(let* ((args (ad-get-args 0))
         (c (nth 0 args))
         (pos (or (nth 1 args) (point))))
    ;; only rememeber global markers
    (when (and (>= c ?A) (<= c ?Z) buffer-file-name)
      (setq evil-global-markers-history
            (delq nil
                  (mapcar `(lambda (e)
                             (unless (string-match (format "^%s@" (char-to-string ,c)) e)
      (setq evil-global-markers-history
            (add-to-list 'evil-global-markers-history
                         (format "%s@%s:%d:%s"
                                 (char-to-string c)
                                 (file-truename buffer-file-name)
                                 (line-number-at-pos pos)
                                 (string-trim (buffer-substring-no-properties (line-beginning-position)

(defadvice evil-goto-mark-line (around evil-goto-mark-line-hack activate)
  (let* ((args (ad-get-args 0))
         (c (nth 0 args))
         (orig-pos (point)))

    (condition-case nil
      (error (progn
               (when (and (eq orig-pos (point)) evil-global-markers-history)
                 (let* ((markers evil-global-markers-history)
                        (i 0)
                   (while (and (not found) (< i (length markers)))
                     (setq m (nth i markers))
                     (when (string-match (format "\\`%s@\\(.*?\\):\\([0-9]+\\):\\(.*\\)\\'"
                                                 (char-to-string c))
                       (setq file (match-string-no-properties 1 m))
                       (setq found (match-string-no-properties 2 m)))
                     (setq i (1+ i)))
                   (when file
                     (find-file file)
                     (my-forward-line found)))))))))

(defun counsel-evil-goto-global-marker ()
  "Goto global evil marker."
  (unless (featurep 'ivy) (require 'ivy))
  (ivy-read "Goto global evil marker"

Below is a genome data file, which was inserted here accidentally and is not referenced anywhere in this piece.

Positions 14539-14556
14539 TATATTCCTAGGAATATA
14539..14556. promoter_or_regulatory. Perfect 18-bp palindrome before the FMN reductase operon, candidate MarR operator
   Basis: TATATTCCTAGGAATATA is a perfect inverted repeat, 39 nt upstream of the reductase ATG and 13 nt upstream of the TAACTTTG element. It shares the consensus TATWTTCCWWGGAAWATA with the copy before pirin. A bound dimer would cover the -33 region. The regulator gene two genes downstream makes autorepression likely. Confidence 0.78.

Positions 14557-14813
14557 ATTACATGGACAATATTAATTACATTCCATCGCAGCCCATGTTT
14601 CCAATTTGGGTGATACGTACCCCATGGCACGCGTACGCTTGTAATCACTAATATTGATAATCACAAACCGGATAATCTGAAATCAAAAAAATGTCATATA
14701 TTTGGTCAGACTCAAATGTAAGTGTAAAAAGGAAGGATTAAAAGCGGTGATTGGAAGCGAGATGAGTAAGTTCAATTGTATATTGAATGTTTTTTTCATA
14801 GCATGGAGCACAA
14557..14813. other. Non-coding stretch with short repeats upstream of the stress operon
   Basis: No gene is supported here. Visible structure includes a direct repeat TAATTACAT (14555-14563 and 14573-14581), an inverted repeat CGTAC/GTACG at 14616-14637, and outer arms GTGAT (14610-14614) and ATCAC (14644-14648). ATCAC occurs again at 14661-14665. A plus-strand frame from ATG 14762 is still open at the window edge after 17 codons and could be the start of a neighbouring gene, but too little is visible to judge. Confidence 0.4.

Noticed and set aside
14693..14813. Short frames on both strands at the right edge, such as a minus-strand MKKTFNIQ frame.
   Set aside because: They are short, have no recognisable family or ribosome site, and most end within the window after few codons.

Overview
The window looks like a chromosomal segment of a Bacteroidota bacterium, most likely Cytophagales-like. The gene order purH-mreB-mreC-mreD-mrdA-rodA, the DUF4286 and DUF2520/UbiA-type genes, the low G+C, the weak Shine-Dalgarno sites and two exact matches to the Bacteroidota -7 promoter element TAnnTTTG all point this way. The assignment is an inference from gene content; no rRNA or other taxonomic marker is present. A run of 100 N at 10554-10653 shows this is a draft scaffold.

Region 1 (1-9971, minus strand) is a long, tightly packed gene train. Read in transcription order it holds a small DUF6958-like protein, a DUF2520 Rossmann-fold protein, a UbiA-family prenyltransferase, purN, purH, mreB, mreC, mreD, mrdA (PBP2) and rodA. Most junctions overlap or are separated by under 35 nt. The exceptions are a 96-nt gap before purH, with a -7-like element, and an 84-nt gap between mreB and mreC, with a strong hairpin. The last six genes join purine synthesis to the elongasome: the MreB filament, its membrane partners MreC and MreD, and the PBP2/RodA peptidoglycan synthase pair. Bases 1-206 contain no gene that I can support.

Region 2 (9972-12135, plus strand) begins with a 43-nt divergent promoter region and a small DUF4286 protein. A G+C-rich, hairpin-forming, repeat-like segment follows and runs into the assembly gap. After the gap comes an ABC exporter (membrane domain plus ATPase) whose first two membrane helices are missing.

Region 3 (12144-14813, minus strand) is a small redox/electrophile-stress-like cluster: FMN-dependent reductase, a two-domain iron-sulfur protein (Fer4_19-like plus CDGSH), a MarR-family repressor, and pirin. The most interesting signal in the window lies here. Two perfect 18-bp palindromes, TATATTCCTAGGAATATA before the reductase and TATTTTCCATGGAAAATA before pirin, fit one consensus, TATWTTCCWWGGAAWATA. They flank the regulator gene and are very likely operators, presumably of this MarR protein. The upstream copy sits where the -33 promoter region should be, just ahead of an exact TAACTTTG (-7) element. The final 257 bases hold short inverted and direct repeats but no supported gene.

:action (lambda (m)
                      (when (string-match "\\`[A-Z]@\\(.*?\\):\\([0-9]+\\):\\(.*\\)\\'" m)
                        (let* ((file (match-string-no-properties 1 m))
                               (linenum (match-string-no-properties 2 m)))
                          (find-file file)
                          (my-forward-line linenum))))))

evil-goto-mark-line will access marker in evil-global-markers-history.

Steps to install Emacs 27 for testing

The Emacs is not for daily usage. Only for testing.

sudo apt install built-essential automake autoconf texinfo # optional if they are already installed
git clone https://git.savannah.gnu.org/git/emacs.git
cd emacs && ./configure CFLAGS=-no-pie --without-x --without-dbus --without-sound --with-gnutls=no && make
src/emacs # start emacs

How to spell check function/variable in Emacs

CREATED: <2018-06-17 Sun>

UPDATED: <2019-04-04 Thu>

This article explains how to spell check camel cased names of functions and variables in Emacs. It uses options --run-together from GNU Aspell.

But this solution is not perfect. It wrongly identifies two character sub-word as typo. For example, "onChange" is regarded as typo because the sub-word "on" is identified as typo. Another issue is namespace of function name. For example, "MS" from "MSToggleButton" is alias of "Microsoft". If "MS" is identified as typo, every word containing "MS" is regarded as typo.